Colleges try to be smart investors

17th November 1995 at 00:00
Despite the hype only 34 colleges have become Investors in People so far reports Anat Arkin.

A training revolution was promised when a new scheme for staff development was introduced to colleges from industry three years ago. Despite scepticism over its slow take-up in the private sector, Investors in People was launched with a ministerial fanfare in the public sector.

And of all the institutions expected to benefit most, colleges - newly-incorporated and commercially-minded - were seen as a prime target.

Two-thirds of colleges are currently working towards the IIP award - but only 34 have so far achieved this quality standard, according to a Further Education Funding Council analysis of college strategic plans.

One reason cited by critics for this discrepancy is that the standard, which provides employers with a framework for developing their staff, was not designed for further education colleges.

"It's a lot harder than it looks for colleges to achieve the standard, mainly because they employ large numbers of part-timers who historically have not been included in staff development activities," said Bob Nunn, quality systems manager at Mid-Warwickshire College, who also works part-time for Birmingham Training and Enterprise Council as an IIP adviser.

"Another sticking point is that although the standard says the commitment to developing staff has to come from the top, often the person with the job of preparing a college for IIP assessment has the responsibility but not the power to change things. It does need a very supportive management."

With the dispute over new employment contracts rumbling on and colleges making compulsory redundancies, staff scepticism about their employers' willingness to "invest" in them is also leading some colleges to put IIP on the back burner. Others, however, say they are using the standard to show they value their remaining staff.

One such employer is Debbie Thornton, associate principal at York College of Further and Higher Education which has made a number of redundancies over the past year and is currently working towards IIP accreditation.

She said: "IIP has become more important to us because we can't deny that much of the sector is in the business of getting more from staff and placing greater challenges on them. In that sense developing and supporting those staff we can still afford to keep is very important."

But the ambiguous title of the award does pose problems for colleges. "If it was called Investing in Training it would be less open to cynicism and misunderstanding," said Don Smith, staff development officer at Salisbury College, which achieved IIP recognition last April. "I spent a lot of my time deconstructing the standard and explaining that it is not about pay and conditions of service but about having training and personnel policies in place."

For his college, the award meant honing processes already in place. The college ensured that all new staff went through an induction programme.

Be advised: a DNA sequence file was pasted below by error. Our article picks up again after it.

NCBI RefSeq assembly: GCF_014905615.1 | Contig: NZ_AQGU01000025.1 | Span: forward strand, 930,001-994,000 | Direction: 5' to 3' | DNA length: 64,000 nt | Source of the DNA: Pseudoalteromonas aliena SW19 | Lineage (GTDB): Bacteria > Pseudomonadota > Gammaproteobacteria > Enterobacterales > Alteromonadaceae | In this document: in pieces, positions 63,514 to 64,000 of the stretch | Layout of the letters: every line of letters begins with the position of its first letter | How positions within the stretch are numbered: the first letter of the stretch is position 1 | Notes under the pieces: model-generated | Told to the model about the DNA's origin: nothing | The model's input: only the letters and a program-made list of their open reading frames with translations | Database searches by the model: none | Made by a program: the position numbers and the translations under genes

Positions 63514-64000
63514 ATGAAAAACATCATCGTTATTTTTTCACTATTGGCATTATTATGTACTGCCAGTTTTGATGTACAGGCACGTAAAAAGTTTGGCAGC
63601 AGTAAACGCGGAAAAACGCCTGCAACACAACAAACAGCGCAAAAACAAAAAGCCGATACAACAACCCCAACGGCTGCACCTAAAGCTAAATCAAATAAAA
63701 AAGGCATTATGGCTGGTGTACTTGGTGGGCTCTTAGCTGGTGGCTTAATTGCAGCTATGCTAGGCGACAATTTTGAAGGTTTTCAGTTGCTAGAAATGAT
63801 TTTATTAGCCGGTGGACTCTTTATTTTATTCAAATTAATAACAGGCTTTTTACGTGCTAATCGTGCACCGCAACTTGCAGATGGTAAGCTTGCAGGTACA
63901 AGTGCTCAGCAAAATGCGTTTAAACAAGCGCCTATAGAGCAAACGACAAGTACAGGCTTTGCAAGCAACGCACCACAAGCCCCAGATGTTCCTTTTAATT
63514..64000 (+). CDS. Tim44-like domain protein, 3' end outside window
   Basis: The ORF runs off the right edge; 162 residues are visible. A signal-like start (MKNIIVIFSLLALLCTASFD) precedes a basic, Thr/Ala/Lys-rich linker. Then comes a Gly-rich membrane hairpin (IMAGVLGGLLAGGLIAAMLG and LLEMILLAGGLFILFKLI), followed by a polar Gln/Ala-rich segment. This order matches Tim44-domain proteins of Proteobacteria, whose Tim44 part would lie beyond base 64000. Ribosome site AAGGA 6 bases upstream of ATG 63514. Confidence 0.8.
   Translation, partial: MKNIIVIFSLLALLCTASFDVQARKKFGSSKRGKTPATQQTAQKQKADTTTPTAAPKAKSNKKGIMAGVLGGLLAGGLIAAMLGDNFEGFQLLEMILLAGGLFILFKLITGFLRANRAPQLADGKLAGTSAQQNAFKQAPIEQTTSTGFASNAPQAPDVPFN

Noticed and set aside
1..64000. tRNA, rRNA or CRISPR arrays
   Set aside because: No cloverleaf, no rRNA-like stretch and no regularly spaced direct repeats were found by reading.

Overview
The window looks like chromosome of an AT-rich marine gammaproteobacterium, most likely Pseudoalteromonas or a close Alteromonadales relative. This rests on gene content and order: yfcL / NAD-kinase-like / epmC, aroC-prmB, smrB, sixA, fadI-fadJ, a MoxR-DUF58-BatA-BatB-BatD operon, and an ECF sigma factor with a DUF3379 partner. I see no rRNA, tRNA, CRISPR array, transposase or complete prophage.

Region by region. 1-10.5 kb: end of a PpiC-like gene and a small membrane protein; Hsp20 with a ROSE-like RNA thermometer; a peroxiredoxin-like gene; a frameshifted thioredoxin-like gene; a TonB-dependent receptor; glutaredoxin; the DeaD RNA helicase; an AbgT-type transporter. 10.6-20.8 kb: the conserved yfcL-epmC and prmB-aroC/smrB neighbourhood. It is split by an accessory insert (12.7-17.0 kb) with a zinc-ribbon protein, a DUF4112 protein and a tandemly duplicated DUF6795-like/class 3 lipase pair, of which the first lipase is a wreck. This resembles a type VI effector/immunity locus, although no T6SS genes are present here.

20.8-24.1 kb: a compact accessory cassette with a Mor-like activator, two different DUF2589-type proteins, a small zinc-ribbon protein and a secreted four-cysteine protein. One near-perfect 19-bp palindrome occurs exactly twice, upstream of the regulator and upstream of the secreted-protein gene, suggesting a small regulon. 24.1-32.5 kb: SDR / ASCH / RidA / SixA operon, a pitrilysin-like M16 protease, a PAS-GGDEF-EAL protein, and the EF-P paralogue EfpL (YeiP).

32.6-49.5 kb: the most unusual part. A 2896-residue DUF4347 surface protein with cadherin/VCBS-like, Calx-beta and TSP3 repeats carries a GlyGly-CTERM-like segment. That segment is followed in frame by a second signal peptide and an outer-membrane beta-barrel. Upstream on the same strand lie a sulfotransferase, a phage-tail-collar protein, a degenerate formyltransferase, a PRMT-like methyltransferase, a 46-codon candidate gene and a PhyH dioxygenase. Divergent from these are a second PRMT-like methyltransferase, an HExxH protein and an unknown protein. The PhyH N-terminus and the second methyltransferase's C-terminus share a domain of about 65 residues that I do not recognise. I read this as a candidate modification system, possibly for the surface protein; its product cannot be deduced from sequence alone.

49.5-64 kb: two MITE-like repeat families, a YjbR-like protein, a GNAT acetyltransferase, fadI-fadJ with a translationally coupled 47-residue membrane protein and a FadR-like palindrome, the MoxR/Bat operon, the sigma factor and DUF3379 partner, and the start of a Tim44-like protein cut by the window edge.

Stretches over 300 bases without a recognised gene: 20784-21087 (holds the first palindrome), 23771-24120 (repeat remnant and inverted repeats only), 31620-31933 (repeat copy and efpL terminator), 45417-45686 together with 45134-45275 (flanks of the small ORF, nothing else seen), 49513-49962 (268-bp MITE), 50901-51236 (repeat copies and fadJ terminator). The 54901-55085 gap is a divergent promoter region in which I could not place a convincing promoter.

Other colleges said going for the IIP had made them evaluate their training activities whereas in the past they did not know how staff development was contributing to organisational goals.

Investors in People UK, the agency which sets the standards, cited improved productivity and reduced costs among the main benefits of going through the IIP process.

But FE colleges have other reasons for getting IIP status, according to a survey by the London and South East Regional Advisory Council for Further Education (LASER). Only 2 per cent of colleges said cost-cutting was "very important", compared to 58 per cent who had introduced a framework for improved quality, mainly to change their culture.

But despite taking on board the IIP framework few colleges have actually increased the share of their budgets devoted to staff development.

In order to get the award, many have had to redirect resources towards appraising and developing their part-time teaching and support staff.

Colleges have also had to find ways of communicating more effectively with these groups - as Mid-Warwickshire College discovered when it turned out that not all part-time lecturers had pigeon-holes. The only way to be sure of letting them know about the IIP initiative was by writing to them at home.

Criticisms of IIP have been muted, although the lecturers' union NATFHE has received complaints from some of its members about colleges introducing the initiative with little consultation.

"If done properly - and it's a big if Investors in People can be a very valuable way of increasing staff development and getting a whole college policy on staff development," said NAFTHE assistant secretary Dan Taubman.

"It's certainly a quality standard that is more appropriate to the public sector and particularly to education than the British management training standard BS5750 or most of the other total quality management initiatives which essentially were designed for manufacturing and do not always fit education and training."

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